Talk:Traffic analysis

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 Definition Traffic analysis is a branch of signals intelligence, inferring useful information from messages without actually reading them. [d] [e]

I just dropped a lot of text in here, borrowed from the FreeS/WAN docs which we have permission to re-use. It needs a second opinion, likely some editing. There's also a citation I once had and cannot now find, the "radio silence" story. Sandy Harris 16:34, 4 August 2008 (CDT)

Also, it should discuss and link to systems designed to resist traffic analysis, which I think include OTR and TOR. Anyone know enough to do that? Sandy Harris 17:37, 4 August 2008 (CDT)

On looking at the "permission to reuse", it appears that you wrote the S/WAN material. Is that correct?
Nearly all of it. Sandy Harris 19:36, 4 August 2008 (CDT)
Your comment "In general, traffic analysis by itself is not very useful." may be true for commercial networks, but is decidedly not the case for military and national intelligence. There has been some exploitation in natural resource prospecting.
I'd really like to see more sourcing, because some of your assertions do not strike me as "well-known to experts in the field". A context needs to be set for what access one has to the full traffic before making statements like "In general, defending against traffic analysis is also difficult. Inventing a really good defense could get you a PhD and some interesting job offers."
You're right on both comments. In the FreeS/WAN docs I was dealing with a limited context: issues for IPsec usage. For an encyclopedia, we need both broader coverage and removal of some of my simplifications. I do not know enough to do that well. Volunteers? Sandy Harris 19:45, 4 August 2008 (CDT)
You mention "In one case during World War II, the British guessed an attack was coming because all German radio traffic stopped. The "radio silence" order, intended to preserve security, actually gave the game away." Which case? Counterexample or two...along with the Double-Cross System and photographic decoys where the German photorecon aircraft just kept getting missed (coincidence, of course) the Germans buying the FORTITUDE SOUTH deception because their traffic analysis was hearing the (notional) First United States Army Group in Kent, but not the real invasion camps in SE England, which were maintaining radio silence? One source on that is Alexander Cave Browne's Bodyguard of Lies, but ISTR Hyperwar has it online. There are Layton's reports that the Japanese moving the radiomen, with a known Morse "fist", to the Inland Sea, replacing them on the Pearl Harbor striking force that kept radio silence, helping the deception that six carriers were not loose? For a more recent example, see SIGINT from 1945 to 1989#SIGINT and the Development of NVA Logistics for an example of how the organization of the support or the Ho Chi Minh trail mostly came from DF and traffic analysis?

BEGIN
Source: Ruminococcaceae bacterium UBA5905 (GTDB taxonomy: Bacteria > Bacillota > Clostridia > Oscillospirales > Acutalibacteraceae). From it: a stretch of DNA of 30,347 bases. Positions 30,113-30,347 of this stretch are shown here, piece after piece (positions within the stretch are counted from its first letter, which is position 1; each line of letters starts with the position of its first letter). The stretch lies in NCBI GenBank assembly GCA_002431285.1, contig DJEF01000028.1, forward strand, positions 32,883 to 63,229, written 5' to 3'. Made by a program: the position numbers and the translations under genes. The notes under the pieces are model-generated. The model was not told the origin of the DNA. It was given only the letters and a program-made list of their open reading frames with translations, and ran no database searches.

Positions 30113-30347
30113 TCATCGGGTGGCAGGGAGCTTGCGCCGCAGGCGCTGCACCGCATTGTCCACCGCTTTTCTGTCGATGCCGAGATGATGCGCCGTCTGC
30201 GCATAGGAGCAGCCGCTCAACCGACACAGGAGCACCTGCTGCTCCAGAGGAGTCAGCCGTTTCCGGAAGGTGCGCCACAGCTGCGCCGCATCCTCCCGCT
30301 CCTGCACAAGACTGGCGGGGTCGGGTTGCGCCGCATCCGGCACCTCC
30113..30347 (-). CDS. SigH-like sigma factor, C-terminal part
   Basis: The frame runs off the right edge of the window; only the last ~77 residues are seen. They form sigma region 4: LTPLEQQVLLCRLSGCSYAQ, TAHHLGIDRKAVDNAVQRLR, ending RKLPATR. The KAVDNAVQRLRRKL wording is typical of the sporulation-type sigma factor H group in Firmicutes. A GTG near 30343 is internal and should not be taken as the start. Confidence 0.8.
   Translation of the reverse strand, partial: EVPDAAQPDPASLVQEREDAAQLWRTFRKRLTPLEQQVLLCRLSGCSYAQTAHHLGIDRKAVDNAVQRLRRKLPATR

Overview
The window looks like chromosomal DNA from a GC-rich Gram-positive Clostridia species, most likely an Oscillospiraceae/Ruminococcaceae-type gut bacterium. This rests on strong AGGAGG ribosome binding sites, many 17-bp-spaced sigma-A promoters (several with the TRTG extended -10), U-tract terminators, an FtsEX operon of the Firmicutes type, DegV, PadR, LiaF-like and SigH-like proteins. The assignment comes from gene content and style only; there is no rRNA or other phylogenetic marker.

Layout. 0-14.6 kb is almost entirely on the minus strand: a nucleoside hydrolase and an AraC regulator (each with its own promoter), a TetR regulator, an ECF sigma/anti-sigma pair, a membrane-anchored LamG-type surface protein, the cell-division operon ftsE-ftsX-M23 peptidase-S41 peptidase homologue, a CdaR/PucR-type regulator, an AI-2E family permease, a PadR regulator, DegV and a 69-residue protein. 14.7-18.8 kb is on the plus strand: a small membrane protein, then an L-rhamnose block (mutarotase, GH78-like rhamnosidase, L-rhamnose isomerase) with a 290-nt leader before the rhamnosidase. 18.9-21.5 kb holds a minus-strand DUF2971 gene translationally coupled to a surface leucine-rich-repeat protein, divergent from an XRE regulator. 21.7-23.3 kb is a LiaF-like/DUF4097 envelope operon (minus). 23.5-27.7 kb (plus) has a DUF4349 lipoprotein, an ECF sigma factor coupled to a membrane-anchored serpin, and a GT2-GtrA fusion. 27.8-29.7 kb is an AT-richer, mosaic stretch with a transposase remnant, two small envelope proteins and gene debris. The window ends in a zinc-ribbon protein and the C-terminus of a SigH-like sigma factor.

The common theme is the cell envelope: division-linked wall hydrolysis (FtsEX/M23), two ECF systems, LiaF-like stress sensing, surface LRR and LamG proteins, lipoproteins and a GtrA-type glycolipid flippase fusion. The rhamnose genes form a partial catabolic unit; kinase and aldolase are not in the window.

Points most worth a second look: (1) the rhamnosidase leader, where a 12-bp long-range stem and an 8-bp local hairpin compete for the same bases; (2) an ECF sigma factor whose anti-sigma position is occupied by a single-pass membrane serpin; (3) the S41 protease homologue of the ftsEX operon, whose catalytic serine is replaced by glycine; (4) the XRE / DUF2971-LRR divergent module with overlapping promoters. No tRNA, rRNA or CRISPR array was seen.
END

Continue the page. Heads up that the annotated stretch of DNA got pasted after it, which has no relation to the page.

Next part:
I had a source for that 10 years ago when I wrote it. I've just done some web searching without finding it. If we cannot source it, it should be deleted. Sandy Harris 19:45, 4 August 2008 (CDT)
Hmmm. Source for the German alert? Search for a unit commanded by a Captain Seebohm, who was Rommel's SIGINT chief and, by all accounts, very, very good. IIRC, an Australian, force, not knowing the significance, caught the SIGINT unit and largely wiped them out. One possible link, which I only scanned, is http://www.maskelynemagic.com/mask6supercut.html. I thought it was an online version of the book on Maskelyne, The War Magician. Nothing immediately came up in Kahn, but I wouldn't rule out Anthony Cave Browne.
It's less plausible it occurred on the continent of Europe, as much of that was brute force that didn't need much tactical deception. In Big Mistake I, a British admiral asked the traffic analysts the wrong question, got a correct answer, leading to the surprise of the Battle of Jutland. He asked where a particular call sign was at present, and, indeed, it was ashore. What he didn't ask is where the commander of the High Seas Fleet was located; he had asked about the shore headquarters callsign, and was not open to clarification. So, he never asked "is the High Seas Fleet operating", to which Room 40 would have said "yes',and given him a position. Howard C. Berkowitz 20:41, 4 August 2008 (CDT)
"traffic analysis is hard to do well." How would you compare the computational complexity of data mining, say for a major retailer that has terabytes of data to mine?
Given that most Internet traffic is on fiber, getting the raw content for traffic analysis is the hard part. While we don't know what the warrantless surveillance at AT&T and elsewhere was/is doing, there is a fair bit of informed speculation that the call content wasn't being recorded, but the Call Detail Records. There's not much you can do with CDRs except traffic analysis.
There is enough military concern with traffic analysis and direction finding that I doubt there's any new system that isn't frequency agile and, where possible, spread spectrum. Still, it's pretty much the rule of thumb that if you transmit on a military frequency in the presence of unfriendly, technically competent strangers, it's a good idea to be moving, or spend no more than 60 seconds in one spot. While I recognize counterbattery fire is using multiple sensors, not just traffic analysis, the usual rule of thumb is that once a firing order is heard, or the first shell or rocket comes into sensor view, it takes 30-60 seconds to backtrack the trajectory and have the coordinates being set into a howitzer or rocket launcher.Howard C. Berkowitz 18:55, 4 August 2008 (CDT)

NSA document on traffic analysis

Recently released [ http://www.nsa.gov/about/_files/cryptologic_heritage/publications/misc/traffic_analysis.pdf] Sandy Harris 02:50, 25 July 2013 (UTC)